I almost can't believe this happened, but we took the free IKEA bus to the world's largest IKEA store, south of Stockholm, Sweden. We were on this free bus (which leaves Stockholm weekdays, on the hour, returning from IKEA every 30 to 45 minutes) because I was so curious to discover if the world's largest IKEA store in Sweden was exactly like IKEA stores in North America.
The verdict is in...
After viewing these fun vintage photos in IKEA’s lobby (were they from the store's 1965 opening?), we browsed all around, and the world's largest IKEA store really did look so similar to what we see in North America, except...
Logical accommodations for those who use wheels (shopping carts, wheelchairs, strollers, bicycles) are everywhere around Stockholm, including inside IKEA. Not only is this thoughtful, but imagine the money and energy saved (and the fun we all get to enjoy together) by bypassing escalators.
Amazingly, electric bicycles were for sale. I assumed they were expensive, so I didn't calculate (convert) the price at that time. Turns out, these electric bicycles were selling for less than $200 each! Had I realized the actual price then, I would have made a purchase—or two.
The most logical bedding on earth was also for sale. A fitted sheet over a single mattress. A "duvet cover" (buttoned sheet) enclosing the blanket. This means no bulky mattresses to move, and no heavy blankets to wash—just sheets! Scandinavia and Europe have been handling bedding so wisely for years. It made my heart sing to see this available at IKEA.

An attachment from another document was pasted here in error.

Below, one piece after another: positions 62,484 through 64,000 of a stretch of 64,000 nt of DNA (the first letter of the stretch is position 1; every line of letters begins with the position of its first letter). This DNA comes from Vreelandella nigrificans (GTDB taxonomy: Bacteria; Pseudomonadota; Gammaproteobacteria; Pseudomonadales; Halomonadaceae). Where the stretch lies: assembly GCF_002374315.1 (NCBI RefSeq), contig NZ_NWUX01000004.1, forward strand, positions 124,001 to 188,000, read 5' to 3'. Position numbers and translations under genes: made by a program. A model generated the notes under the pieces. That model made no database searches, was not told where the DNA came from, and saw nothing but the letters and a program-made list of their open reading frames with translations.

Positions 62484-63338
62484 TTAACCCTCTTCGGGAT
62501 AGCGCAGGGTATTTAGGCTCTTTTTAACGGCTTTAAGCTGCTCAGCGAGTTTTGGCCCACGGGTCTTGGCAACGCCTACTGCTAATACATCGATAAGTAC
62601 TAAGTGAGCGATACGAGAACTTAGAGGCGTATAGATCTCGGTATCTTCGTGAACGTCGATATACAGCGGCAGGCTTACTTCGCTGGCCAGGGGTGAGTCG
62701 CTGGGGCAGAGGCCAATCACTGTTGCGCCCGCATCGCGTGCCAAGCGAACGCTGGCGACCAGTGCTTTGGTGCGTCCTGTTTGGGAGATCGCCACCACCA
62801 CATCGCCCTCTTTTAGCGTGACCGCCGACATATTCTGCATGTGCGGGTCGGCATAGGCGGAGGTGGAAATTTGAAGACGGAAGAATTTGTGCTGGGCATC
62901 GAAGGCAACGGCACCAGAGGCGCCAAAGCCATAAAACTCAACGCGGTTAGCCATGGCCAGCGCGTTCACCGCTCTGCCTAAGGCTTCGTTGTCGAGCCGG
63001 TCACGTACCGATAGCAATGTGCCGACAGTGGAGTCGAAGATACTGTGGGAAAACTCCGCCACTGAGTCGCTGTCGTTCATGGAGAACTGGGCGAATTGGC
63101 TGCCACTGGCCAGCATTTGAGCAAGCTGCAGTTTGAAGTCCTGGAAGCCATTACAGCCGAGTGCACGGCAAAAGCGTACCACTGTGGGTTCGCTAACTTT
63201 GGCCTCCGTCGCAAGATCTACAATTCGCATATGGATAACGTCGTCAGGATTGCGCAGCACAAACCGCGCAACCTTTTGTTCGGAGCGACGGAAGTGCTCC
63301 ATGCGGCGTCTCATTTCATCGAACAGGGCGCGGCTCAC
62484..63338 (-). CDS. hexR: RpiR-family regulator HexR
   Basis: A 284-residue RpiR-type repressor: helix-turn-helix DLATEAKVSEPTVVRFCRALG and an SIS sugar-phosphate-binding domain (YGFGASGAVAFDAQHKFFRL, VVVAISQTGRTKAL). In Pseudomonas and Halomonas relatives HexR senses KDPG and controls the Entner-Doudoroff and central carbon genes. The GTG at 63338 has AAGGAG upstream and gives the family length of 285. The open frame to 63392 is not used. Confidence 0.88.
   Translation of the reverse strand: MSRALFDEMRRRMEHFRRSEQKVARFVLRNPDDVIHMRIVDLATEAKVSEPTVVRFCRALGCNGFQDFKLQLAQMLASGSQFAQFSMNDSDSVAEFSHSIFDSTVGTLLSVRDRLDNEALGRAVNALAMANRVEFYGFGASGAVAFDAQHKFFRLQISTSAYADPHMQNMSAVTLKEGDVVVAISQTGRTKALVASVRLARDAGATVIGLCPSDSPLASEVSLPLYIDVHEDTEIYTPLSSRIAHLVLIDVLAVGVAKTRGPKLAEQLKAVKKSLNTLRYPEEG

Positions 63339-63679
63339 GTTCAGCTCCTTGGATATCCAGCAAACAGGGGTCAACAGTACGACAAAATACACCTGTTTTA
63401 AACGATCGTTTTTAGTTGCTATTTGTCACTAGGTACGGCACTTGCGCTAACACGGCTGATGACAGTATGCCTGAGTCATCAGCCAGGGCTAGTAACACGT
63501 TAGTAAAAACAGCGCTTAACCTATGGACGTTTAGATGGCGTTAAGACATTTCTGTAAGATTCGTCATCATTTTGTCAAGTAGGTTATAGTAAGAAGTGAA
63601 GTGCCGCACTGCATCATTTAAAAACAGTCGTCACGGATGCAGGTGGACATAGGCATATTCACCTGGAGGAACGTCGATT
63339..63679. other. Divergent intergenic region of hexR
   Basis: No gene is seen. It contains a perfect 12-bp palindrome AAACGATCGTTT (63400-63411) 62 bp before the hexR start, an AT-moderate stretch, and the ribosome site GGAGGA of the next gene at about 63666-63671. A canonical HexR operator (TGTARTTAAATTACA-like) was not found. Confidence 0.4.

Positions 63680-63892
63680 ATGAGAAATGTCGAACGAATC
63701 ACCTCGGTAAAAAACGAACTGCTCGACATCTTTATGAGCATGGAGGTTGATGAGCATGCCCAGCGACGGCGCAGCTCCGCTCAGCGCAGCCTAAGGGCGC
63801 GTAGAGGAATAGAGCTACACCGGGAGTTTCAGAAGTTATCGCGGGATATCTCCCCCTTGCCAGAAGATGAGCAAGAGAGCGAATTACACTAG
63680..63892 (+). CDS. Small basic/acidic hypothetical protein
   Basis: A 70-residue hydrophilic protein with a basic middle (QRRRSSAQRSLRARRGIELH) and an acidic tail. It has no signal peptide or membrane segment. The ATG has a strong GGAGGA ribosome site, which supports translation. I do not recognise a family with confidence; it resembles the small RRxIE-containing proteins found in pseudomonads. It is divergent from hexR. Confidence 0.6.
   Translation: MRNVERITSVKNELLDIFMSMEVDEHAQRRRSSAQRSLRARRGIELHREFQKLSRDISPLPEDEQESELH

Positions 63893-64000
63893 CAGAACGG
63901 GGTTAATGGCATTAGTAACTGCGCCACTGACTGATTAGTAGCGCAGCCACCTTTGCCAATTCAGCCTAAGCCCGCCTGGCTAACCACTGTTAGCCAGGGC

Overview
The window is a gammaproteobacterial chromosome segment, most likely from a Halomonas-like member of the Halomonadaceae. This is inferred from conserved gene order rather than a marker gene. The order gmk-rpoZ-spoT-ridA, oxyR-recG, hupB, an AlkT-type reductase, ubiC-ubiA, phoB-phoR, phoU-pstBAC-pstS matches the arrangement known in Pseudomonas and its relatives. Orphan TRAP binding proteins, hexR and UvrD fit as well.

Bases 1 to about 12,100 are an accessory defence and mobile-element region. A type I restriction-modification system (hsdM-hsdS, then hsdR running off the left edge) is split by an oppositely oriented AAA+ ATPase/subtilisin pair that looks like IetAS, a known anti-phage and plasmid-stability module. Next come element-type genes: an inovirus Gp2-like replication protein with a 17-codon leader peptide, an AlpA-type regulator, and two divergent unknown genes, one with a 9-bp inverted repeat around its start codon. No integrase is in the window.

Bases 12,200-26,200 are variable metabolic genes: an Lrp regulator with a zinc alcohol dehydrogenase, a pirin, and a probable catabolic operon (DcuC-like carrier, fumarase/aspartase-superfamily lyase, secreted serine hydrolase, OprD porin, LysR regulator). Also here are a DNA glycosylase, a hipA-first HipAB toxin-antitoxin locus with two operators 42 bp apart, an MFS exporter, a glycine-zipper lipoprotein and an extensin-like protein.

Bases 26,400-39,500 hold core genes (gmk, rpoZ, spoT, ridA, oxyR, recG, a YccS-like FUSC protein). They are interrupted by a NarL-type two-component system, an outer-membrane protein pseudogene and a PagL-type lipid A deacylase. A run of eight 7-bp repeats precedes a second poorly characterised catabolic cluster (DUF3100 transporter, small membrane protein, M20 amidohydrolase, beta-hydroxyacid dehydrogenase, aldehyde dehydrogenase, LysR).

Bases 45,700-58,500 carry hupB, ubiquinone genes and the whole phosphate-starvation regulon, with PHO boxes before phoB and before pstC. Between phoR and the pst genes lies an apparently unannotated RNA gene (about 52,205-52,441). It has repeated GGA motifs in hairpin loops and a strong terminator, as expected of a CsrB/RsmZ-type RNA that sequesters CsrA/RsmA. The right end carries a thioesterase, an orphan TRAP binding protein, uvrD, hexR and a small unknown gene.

I could not believe my eyes!
Raw vegan food at IKEA!
And these goodies can be found at any one of the three restaurants (restaurang) located inside the largest IKEA on earth.
The bus ride home is shared with many shoppers and their purchases, both of which can take up their own seat. So it’s wise to be one of the first in line for the bus, to ensure a seat.
One should also be prepared to give up their seat to elderly and pregnant riders, out of thoughtful respect (there is standing room).
The bus ride takes about 20 minutes and one can actually get off at different stops. When we saw a rider exit the bus at a stop located close to our lodging, we just followed that rider off the bus. However, I’m not sure if riders request this or the bus automatically does this.
And a Mindful Moment:
I felt a bit panicked when I realized that we neglected to actually stand in line for the bus (we stood politely off to the side). So the more people I saw getting on the bus, the more I worried about being squished into the bus (not that Swedes do this; it's just my fear).
My instinct at that point was to rush to get in line. But that would have been a bit rude. So thank goodness I remembered to just breathe.
We barely fit on the bus, but if we hadn't? We could have calmly waited (and been first in line) for a seat on the next free bus. (It's so funny, though, how in those little moments of internal panic, I couldn't even think of that option!)